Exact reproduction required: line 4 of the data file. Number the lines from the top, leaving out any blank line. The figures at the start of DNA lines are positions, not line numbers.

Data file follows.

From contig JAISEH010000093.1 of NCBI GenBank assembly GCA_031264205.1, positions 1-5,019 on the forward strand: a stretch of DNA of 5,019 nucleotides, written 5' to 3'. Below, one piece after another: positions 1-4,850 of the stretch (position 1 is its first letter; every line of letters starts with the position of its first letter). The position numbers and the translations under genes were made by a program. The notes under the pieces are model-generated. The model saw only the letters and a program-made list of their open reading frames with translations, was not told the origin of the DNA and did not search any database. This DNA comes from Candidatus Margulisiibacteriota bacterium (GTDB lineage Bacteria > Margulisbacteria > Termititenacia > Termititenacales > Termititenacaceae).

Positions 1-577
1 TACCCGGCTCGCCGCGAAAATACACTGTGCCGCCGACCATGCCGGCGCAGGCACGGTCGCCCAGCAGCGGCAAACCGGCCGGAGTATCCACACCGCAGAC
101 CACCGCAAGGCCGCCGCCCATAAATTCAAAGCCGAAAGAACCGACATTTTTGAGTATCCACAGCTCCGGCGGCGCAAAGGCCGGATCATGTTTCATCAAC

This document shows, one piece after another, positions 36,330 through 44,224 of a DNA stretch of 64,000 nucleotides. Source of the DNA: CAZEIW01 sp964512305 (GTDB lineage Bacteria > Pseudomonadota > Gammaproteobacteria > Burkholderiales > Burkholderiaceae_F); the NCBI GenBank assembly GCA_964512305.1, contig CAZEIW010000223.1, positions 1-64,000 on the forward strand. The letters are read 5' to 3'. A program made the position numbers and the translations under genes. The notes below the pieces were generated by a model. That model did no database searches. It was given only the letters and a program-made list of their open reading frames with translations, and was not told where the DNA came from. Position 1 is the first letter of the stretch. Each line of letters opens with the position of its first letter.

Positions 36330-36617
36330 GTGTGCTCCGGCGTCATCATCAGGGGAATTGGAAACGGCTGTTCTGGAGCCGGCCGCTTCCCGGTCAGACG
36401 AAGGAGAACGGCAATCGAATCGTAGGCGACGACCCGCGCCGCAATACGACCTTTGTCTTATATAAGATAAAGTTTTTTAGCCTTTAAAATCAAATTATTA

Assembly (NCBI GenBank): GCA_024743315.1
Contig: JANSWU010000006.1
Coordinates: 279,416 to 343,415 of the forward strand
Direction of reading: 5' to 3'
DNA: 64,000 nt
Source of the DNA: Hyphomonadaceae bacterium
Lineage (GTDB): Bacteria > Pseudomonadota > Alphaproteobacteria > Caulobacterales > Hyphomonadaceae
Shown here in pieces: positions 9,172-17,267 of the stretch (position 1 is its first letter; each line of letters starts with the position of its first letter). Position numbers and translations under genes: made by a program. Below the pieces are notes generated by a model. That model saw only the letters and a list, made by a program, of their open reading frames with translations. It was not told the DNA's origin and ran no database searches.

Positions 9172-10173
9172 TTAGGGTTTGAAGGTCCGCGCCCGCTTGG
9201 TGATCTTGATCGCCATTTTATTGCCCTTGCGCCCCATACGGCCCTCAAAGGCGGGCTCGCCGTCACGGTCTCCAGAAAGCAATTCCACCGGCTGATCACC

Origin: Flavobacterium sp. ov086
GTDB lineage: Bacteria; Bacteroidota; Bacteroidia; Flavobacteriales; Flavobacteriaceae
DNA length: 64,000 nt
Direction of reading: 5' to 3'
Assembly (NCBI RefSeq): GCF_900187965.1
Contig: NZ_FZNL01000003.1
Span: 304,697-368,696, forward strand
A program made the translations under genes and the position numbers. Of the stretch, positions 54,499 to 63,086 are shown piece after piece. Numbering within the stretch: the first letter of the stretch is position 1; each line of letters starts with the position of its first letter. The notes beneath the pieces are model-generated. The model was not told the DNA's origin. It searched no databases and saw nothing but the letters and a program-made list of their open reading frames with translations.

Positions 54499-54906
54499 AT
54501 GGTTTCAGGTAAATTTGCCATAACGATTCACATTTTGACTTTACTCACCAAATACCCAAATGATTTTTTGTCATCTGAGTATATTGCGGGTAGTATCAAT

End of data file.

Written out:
101 CACCGCAAGGCCGCCGCCCATAAATTCAAAGCCGAAAGAACCGACATTTTTGAGTATCCACAGCTCCGGCGGCGCAAAGGCCGGATCATGTTTCATCAAC